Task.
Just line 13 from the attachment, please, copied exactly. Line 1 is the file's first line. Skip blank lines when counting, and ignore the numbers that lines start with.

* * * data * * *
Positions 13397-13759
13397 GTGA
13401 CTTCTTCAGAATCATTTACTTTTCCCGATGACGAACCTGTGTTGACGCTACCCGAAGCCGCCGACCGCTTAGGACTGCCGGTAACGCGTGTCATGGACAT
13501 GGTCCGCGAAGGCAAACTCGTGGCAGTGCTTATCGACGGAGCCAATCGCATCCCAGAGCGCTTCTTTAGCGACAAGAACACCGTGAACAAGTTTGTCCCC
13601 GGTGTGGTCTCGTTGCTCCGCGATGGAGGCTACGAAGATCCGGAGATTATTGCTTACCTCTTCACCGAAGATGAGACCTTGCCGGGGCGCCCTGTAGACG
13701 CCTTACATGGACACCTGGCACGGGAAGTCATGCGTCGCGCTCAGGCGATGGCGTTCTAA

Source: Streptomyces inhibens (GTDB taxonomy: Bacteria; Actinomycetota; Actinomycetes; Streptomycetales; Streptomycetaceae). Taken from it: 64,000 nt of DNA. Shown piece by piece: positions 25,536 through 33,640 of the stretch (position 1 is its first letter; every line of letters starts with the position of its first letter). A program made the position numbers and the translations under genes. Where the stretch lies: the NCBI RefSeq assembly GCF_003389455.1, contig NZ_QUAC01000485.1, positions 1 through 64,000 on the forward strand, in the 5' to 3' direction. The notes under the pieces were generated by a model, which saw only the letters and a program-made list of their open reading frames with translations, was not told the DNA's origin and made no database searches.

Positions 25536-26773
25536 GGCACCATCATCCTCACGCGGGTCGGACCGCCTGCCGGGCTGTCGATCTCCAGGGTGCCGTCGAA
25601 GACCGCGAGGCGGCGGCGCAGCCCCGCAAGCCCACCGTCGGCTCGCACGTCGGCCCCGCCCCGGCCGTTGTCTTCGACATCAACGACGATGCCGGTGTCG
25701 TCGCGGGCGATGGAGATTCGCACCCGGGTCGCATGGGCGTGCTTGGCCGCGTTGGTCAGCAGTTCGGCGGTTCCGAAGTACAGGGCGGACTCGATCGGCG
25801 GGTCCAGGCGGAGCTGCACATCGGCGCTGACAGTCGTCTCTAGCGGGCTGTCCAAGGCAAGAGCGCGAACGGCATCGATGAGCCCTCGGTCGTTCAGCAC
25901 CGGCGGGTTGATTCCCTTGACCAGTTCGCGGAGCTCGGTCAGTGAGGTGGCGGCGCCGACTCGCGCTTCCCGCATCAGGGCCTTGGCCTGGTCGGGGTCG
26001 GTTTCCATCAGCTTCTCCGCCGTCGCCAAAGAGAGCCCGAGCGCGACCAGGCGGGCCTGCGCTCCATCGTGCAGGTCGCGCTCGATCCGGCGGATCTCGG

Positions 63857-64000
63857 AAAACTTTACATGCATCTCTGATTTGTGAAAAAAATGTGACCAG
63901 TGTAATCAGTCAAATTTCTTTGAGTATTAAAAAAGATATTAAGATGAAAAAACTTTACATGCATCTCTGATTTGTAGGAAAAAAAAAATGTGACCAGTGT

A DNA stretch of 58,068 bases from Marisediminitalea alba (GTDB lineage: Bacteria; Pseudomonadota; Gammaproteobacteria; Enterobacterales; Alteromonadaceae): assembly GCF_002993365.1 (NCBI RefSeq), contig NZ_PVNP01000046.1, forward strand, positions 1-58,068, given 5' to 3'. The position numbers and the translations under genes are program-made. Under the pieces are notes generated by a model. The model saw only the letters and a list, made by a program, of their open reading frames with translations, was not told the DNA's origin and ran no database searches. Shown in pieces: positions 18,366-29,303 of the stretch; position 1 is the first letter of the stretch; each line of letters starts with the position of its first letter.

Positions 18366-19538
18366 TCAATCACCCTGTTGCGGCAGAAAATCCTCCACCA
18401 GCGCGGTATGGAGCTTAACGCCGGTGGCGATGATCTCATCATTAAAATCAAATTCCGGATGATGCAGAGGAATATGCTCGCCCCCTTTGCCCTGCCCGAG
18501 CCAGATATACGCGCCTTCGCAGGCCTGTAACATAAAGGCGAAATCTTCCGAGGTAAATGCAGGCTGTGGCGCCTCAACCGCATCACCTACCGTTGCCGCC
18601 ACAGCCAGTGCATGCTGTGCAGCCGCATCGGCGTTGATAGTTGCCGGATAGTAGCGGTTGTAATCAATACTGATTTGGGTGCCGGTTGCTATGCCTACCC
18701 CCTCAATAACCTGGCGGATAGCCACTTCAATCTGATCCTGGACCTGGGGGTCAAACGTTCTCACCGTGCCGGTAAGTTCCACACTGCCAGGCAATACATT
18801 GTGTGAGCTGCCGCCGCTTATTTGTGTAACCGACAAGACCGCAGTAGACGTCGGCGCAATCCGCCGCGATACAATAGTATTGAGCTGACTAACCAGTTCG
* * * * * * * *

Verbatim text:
25901 CGGCGGGTTGATTCCCTTGACCAGTTCGCGGAGCTCGGTCAGTGAGGTGGCGGCGCCGACTCGCGCTTCCCGCATCAGGGCCTTGGCCTGGTCGGGGTCG